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Feud was defined by undignified scramble for moral high ground

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There's a clip from the aftermath of 2015 Community Shield final that neatly captures the amusing pettiness that Arsene Wenger's relationship with Jose Mourinho acquired over the years.

Single file, Arsenal's players descend from the Wembley podium after a 1-0 victory, Wenger's first over Mourinho in 14 attempts.

There, surrounded by cameras, awaits a lone figure dressed in Chelsea midnight blue.

A handshake for Kieran Gibbs. A high five for Nacho Monreal. A pat on the back for Santi Cazorla.

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Laurent Koscielny grins as he lugs the large wooden shield under his oxter past Mourinho and then, second to last, strolls Alex Oxlade-Chamberlain, the recipient of a respectful ruffle of the hair.

Finally, from out of shot, arrives a besuited Wenger, heading the same direction to the same destination - the Wembley pitch.

Gangly

A lean, gangly figure, Wenger body swerves behind Mourinho, who doubles-down on the snub by turning his back at the moment of realising that they would not be making friends.

The two men almost bump into each other in their haste not to bump into each other.

Petty? Childish? Hilarious?

The previous October, Wenger had squared up to, and pushed, Mourinho in Stamford Bridge, perhaps the nadir of their conflict, and an act for which the Frenchman later apologised.

But even the apology ("I always regret any signs of violence and I apologise for it") wasn't really an apology to Mourinho.

It was an apology to his better self - the distinguished, refined footballing sage, appalled that Mourinho could irritate him to the point of losing his cool in such a public way.

There had been no handshake at the final whistle after the Community Shield game.

Just two highly intelligent adults pretending to be unaware of each other's presence despite standing roughly three metres apart at that moment. Naturally, Mourinho was delighted with the snub.

Because if anything defined the Mourinho-Wenger rivalry, it was the undignified scramble for the moral high ground.

"I was doing what I think the status of my club and my status as a manager have to do, which is be there for the winners, to wait for them," explained Mourinho afterwards.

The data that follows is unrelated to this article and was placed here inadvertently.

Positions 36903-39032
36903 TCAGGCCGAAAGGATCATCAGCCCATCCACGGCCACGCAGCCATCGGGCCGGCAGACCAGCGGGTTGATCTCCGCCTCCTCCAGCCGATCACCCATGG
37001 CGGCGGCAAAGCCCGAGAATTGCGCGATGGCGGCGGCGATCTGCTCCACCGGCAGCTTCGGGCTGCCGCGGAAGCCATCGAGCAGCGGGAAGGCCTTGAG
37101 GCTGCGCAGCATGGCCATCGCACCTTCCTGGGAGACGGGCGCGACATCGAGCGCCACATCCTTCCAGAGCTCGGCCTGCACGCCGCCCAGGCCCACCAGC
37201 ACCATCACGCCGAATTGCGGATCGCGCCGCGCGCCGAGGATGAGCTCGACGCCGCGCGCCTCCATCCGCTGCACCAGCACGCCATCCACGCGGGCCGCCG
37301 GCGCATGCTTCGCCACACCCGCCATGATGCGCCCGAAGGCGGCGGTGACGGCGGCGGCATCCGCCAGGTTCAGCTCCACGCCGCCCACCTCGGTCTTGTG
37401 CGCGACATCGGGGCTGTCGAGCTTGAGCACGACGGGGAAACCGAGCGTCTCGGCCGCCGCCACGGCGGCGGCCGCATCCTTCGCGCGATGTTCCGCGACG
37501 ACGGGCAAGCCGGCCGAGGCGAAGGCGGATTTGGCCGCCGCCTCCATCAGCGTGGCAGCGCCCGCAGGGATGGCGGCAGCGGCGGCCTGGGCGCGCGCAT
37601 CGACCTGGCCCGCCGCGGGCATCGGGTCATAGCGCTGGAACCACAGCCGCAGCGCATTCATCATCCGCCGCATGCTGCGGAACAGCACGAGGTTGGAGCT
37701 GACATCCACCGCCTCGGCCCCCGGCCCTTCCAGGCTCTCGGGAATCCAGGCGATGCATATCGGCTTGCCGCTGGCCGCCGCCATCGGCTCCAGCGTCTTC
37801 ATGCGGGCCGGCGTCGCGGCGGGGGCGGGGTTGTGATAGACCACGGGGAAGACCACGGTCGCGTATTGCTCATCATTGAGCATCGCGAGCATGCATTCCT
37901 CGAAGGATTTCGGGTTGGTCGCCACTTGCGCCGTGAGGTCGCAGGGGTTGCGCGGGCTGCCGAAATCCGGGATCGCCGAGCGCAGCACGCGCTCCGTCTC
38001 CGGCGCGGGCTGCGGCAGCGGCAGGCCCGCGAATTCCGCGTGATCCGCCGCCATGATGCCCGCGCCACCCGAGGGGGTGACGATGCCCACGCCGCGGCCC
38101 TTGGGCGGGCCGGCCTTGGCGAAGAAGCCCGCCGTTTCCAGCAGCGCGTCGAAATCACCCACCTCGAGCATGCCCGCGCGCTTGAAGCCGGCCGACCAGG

It wasn't an unreasonable point to make. But because it was made by someone who poked Tito Vilanova in the eye after a particularly acidic El Clasico four years previously, it felt a lot like virtue-signalling.

Granted, there are few enough prominent managers of the past 20 years with whom Mourinho hasn't had some kind of contretemps.

And in terms of singular incidents of skulduggery, his 2011 clash with the now-deceased Vilanova, then a coach with Barcelona, stands alone as an act of utter abhorrence. But as a feud, a long-running dispute - a rivalry - nothing can compare to his caustic relationship with Wenger.

Even his antipathy with Pep Guardiola, previously brimming with disdain, has descended to the level of once loathsome neighbours who now awkwardly nod to one another on those mornings they have the misfortune to leave their houses at the same time.

Multilingualism and harmless playing careers aside, Wenger and Mourinho seemed perfectly juxtaposed.

Wenger arrived to England as a nobody in the mid-'90s and was ridiculed by a xenophobic British tabloid press.

Mourinho came under his own twinkling 'Special One' billing, seduced the same media with his Bond-villain charisma and had his every initial move deified.

Wenger believed in the development of youth. A self-sustaining business model. The Arsenal way.

Mourinho spent big. Ready-made, big-waged players. Who needs a youth system or a wage structure when you have oligarch-level money?

He was the original "chequebook manager" and such an unimaginative method of team building offended Wenger's utopian outlook.

Wenger preached the value of expression, perhaps best exemplified during his last, difficult seasons and his attempts to lodge as many small, slow, flighty No 10s into his starting 11 as possible.

Mourinho believed in winning. Which is probably why it always jammed in his craw that Wenger retained the admiration of the British sporting public long after his teams had ceased to top league tables.

"In this country, only one manager is not under pressure," Mourinho once moaned. "Every other manager is. We cannot be below par. We have to meet the objectives. There is one outside that list, but good for him. You know who."

Scornful

For his part, Wenger was regularly scornful of Mourinho's methods, albeit in a sort of high-minded, philosophical way that only entrenched the warring factions.

"I know we live in a world where we have only winners and losers," he noted, "but once a sport encourages teams who refuse to take the initiative, the sport is in danger."

Mourinho branded Wenger a "voyeur" and a "specialist in failure" but ultimately - and for all his ability to wind his rival up - he could never win a war of words with a man so eloquent in an acquired language as Wenger. Mourinho may have dominated their head-to-head meetings, but he never pulled a zinger quite like Wenger's in 2014.

"Sometimes," Wenger noted of his old pal, "when you give success to stupid people, it makes them more stupid and not more intelligent."




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